As for emulation, we first tried DOSBox. We were unable to write to our purchased USB FDD when running Teledisk as it consistently thought the drive was a 5.25" FDD. So, we decided to run Dave's ImageDisk to convert the .TD0 to .IMD and then write to the floppy disk. Dave does mention in the README file that direct access to the FDD controller is needed and that running under a DOS only environment is the best option. As a result, we were able to convert the .TD0 to .IMD but were unable to write to the FDD yet alone generate successful runs with the FDD controller evaluation program Dave included. Also, it should be noted that we had NOS of Maxell MF2DD floppy disks that we were using. Only one out of the ten floppy disks was able to be formatted (using Windows Command Prompt running the following command: "Format a: /F:720" ) as all the others have gone bad.
Next, we then tried virtually running MS-DOS 6.22 under Oracle's VM VirtualBox. We downloaded the appropriate installation images and successfully installed MS-DOS. We tried running Dave's ImageDisk but it would not fully load. After this, we ran Teledisk and attempted to write to our floppy disk. To our surprise, Teledisk was writing to floppy disk. When the writing was completed, we viewed the floppy disk in Windows to find that there was nothing on it. At this point, we thought we were done for and would need an old DOS machine. But, we tried one more thing.
Since VirtualBox has the ability to emulate FDDs we decided to use this to our advantage. We downloaded a program called WinImage that allows for the creation, editing, and reading of image formats that are an exact copy of of physical disk, floppy included. Using WinImage, we generated a blank floppy image (.ima) that would have been the actual floppy disk that Teledisk would write to. Then, we selected the image containing both Teledisk and the .TD0 as A:\ and then the blank .ima file as B:\. When we ran Teledisk and selected the Copy File to Disk option, not only did the conversion take only a few seconds (down from the minutes it took to write to an actual floppy disk) but the .ima file that was the destination of the conversion actually contained data when viewed in WinImage. After this, we just copied the files from the .ima to the physical A:\ drive connected to the computer.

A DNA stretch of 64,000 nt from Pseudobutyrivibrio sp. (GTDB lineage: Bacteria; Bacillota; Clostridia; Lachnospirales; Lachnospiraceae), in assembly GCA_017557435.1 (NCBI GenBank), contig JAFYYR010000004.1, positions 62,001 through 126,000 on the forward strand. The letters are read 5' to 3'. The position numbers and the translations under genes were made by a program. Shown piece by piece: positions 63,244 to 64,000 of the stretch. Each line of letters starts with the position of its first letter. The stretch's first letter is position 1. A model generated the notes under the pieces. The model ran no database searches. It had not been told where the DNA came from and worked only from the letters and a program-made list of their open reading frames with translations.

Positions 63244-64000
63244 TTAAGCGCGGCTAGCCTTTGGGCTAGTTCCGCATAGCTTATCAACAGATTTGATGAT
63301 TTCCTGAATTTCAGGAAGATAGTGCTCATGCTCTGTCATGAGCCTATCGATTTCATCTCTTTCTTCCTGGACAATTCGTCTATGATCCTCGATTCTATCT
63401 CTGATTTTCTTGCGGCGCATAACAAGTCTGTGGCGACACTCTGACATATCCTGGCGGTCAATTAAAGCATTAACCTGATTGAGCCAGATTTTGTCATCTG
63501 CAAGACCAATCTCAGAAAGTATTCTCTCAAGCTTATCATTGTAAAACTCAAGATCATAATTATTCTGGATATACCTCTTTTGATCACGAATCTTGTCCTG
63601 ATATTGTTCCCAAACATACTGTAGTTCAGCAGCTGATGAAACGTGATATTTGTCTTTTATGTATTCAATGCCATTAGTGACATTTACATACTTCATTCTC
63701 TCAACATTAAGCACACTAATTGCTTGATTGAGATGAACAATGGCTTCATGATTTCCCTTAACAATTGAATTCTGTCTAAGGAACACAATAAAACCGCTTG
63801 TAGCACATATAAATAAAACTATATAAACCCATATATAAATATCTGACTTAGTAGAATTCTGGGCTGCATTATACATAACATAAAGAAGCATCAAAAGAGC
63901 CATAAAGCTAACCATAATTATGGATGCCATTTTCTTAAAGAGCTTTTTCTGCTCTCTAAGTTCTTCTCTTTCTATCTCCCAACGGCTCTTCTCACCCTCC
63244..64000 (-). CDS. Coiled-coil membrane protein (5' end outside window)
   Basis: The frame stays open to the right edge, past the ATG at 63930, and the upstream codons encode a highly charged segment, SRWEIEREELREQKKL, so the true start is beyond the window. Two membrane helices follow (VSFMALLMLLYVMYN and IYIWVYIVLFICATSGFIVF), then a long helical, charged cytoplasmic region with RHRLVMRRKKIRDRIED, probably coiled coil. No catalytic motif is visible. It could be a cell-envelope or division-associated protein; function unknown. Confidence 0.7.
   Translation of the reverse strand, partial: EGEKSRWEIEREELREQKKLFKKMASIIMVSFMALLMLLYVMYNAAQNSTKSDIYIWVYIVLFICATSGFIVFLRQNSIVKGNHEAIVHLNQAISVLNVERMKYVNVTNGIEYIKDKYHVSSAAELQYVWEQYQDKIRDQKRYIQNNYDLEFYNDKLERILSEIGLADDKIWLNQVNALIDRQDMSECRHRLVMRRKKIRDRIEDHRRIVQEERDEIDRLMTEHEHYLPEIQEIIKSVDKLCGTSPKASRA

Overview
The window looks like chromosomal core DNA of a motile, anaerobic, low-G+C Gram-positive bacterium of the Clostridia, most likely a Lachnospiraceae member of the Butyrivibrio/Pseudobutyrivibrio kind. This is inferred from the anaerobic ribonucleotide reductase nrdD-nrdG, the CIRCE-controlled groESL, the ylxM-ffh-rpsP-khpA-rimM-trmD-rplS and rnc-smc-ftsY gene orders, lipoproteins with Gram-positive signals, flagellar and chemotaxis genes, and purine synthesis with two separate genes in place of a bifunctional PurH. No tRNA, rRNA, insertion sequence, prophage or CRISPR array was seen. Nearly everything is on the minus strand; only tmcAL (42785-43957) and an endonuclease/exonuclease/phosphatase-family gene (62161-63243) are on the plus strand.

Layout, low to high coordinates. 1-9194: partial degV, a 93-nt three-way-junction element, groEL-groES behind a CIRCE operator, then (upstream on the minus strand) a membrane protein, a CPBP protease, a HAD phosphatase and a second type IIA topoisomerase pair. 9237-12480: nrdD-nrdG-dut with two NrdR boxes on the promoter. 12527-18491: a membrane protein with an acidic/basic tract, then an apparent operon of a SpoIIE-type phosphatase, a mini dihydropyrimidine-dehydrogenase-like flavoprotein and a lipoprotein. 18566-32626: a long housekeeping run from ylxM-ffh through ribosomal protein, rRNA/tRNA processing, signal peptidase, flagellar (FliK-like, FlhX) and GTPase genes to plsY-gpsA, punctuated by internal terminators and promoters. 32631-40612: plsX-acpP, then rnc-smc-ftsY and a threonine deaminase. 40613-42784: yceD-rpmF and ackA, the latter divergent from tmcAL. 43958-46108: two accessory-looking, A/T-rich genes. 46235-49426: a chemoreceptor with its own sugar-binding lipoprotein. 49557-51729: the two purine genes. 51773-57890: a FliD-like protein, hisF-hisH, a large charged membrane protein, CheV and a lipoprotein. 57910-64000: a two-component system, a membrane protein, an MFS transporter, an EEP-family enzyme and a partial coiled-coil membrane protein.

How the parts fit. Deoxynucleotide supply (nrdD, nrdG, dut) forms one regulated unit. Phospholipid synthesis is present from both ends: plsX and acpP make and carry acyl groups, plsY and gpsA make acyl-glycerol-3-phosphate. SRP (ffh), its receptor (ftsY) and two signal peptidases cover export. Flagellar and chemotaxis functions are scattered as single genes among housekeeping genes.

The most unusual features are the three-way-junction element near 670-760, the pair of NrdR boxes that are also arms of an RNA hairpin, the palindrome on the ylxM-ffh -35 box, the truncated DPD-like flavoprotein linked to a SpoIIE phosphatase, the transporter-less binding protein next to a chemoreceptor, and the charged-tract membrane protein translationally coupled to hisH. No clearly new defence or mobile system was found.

We have yet to run the floppy in the Vectra, but it should work. But, we now have a means to generate the floppy disks that we should need if the situation ever arises. We still do not have the Flying Faders installation floppies nor the images, but we think we may be able to get this if the need arises. Nonetheless, once we acquire the DREM and setup it up we should only have to run xcopy with the appropriate options resulting in a cloned hard drive being emulated off of an SD card via DREM.
TL;DR: Our HP Vectra ES/12 computer from 1987 with its failing MFM hard drive should, theoretically, be replaceable with DREM, a MFM HDD/FDD emulator.